First-timers hit hardest as AIB ends low-rate deal
AIB has made it harder for first-time buyers to get a mortgage by withdrawing a number of discounted home loans aimed at new buyers, mortgage brokers claimed yesterday.
But the bank hit back, saying it is committed to the first-time buyer market. In the past few days, Allied Irish Banks has withdrawn a special low rate of 2.4pc that was aimed at first-timers. This was a one-year fixed-rate deal.
Under it, new buyers were able to borrow up to 92pc of the value of the property.
However, the best new buyer rate has shot up to 3.09pc, according to director of the Irish Mortgage Corporation, Frank Conway.
He said the new higher rate meant that the hardest hit of all the AIB customers by the new charges introduced last week were first-time buyers, as their rate had gone up by 0.69 percentage points, while existing borrowers were hit by, at most, a rise of 0.5 percentage points.
"The latest move by AIB is a disappointment as it means that the cost of borrowing for first-time buyers has been increased the most when compared to other sectors of the market.
"For example, the repayment on a €200,000 mortgage over a 30-year term increases from €779 (based on the 2.4pc rate) to €852 (based on the new 3.09pc rate) -- a rise of €73 a month for new customers."
Mr Conway, whose company has just started a recruitment drive for 10 new financial advisers, accused the bank of shifting away from first-time buyers.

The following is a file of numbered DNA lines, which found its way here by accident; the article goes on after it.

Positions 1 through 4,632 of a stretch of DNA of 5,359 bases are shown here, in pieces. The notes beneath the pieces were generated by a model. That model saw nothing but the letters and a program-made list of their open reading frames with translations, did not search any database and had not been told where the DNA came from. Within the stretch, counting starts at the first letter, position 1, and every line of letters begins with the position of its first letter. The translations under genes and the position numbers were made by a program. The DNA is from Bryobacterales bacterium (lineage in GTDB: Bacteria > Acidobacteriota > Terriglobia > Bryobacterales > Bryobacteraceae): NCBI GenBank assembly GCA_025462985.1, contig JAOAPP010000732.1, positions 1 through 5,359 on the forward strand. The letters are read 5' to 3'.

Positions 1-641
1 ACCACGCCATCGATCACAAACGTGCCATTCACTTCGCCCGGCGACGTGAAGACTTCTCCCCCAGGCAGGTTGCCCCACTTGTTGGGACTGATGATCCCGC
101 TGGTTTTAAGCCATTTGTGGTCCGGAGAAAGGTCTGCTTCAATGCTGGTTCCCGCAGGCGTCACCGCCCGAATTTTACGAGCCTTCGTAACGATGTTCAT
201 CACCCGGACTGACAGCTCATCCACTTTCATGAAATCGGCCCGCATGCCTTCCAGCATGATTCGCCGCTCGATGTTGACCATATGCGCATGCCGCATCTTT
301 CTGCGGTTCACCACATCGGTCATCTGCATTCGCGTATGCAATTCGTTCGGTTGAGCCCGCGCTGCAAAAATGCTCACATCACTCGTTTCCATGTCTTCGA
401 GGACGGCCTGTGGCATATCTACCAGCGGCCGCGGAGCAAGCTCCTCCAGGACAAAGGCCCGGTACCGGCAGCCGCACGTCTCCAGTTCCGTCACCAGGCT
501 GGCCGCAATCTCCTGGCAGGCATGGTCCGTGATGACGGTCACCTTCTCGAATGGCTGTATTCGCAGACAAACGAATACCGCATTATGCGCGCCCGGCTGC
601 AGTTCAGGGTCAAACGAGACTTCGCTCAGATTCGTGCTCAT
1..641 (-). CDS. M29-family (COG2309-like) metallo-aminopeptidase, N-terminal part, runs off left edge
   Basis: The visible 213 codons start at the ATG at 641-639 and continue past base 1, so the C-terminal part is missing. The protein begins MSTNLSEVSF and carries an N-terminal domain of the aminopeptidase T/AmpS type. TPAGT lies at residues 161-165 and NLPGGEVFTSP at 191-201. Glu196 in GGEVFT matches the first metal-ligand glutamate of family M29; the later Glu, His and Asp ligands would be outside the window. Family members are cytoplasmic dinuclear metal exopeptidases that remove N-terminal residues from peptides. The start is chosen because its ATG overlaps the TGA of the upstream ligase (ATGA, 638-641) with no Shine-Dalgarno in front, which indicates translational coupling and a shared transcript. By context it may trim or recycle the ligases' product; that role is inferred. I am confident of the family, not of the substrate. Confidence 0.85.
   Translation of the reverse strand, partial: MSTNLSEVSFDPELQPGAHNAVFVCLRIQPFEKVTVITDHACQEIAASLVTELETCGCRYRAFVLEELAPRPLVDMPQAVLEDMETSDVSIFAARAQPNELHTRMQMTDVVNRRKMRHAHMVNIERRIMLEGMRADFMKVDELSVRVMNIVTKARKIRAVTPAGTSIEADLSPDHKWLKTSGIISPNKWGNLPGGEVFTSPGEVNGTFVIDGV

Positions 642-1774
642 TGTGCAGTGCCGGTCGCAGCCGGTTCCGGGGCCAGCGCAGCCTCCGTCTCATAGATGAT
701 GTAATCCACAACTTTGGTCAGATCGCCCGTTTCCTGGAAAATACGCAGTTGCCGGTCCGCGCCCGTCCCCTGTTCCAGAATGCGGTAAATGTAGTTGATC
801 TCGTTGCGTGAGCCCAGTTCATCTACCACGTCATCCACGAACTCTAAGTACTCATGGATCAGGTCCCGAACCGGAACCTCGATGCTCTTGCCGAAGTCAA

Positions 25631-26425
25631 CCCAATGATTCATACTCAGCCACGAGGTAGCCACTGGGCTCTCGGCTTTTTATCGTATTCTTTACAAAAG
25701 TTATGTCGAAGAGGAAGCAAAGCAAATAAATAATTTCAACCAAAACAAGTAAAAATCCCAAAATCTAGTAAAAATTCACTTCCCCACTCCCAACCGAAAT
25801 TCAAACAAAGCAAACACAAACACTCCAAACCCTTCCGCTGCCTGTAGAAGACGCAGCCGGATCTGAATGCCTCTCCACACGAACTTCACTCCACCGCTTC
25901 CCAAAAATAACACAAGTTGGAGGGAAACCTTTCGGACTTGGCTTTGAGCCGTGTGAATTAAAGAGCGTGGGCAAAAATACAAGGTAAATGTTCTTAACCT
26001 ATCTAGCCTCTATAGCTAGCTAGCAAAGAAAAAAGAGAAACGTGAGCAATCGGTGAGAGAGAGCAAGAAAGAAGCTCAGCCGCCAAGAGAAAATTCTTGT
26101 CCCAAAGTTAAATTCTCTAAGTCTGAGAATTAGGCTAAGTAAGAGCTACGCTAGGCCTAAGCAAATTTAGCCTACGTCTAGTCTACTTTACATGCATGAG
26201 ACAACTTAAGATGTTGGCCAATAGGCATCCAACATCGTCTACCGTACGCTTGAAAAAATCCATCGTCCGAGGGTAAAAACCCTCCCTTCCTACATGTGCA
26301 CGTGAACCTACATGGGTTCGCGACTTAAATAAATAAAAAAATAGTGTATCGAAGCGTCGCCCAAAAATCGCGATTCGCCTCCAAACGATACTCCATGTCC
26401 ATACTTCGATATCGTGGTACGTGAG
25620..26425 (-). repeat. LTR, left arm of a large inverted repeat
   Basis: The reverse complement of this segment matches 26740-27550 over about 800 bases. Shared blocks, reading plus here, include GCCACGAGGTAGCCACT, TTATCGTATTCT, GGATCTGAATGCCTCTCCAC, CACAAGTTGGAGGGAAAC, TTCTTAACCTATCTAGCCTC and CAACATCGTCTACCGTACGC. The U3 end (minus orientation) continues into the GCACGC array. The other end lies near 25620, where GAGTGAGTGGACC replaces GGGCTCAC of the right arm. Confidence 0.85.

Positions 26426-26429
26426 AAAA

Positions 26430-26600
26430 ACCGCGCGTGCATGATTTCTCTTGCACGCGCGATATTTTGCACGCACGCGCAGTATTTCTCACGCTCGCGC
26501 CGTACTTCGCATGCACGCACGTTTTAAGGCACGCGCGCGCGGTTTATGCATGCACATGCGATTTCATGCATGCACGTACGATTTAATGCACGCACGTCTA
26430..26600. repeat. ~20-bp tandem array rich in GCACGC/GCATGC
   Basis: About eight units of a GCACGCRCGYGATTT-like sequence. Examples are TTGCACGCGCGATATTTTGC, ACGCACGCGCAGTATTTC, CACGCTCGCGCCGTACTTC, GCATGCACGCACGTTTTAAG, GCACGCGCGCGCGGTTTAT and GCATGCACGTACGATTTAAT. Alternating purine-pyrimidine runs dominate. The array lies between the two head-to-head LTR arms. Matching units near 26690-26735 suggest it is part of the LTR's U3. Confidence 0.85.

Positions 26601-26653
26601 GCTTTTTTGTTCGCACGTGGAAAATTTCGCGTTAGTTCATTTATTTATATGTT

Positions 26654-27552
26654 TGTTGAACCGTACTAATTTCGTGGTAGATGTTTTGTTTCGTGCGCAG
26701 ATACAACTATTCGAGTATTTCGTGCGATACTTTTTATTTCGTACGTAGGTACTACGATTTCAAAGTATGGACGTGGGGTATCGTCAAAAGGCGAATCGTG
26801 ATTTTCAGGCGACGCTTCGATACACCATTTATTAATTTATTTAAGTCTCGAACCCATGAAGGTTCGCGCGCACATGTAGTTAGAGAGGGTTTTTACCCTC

But this was rejected by an AIB spokesman, who said: "AIB remains committed to supporting the mortgage market, in particular first-time buyers.
"Any suggestion to the contrary is not borne out by the numbers."
The bank said its share of the first-time buyer market had increased dramatically.
In 2009, AIB accounted for one in every three of first-time mortgages, but it is now writing 40pc of all new property transaction business in the country.
"Unfortunately, we have had to increase rates due to the high cost of funding we are experiencing," the bank said.
However, Michael Dowling, of the Irish Mortgage Advisers Federation, pointed out that AIB changed the way it calculated what a first-time buyer could borrow, meaning most would qualify for a smaller mortgages.
Mr Dowling said someone on a salary of €29,000 would previously have qualified for a mortgage of €165,000, but would only be sanctioned for €130,000 from now on. This is almost 20pc less.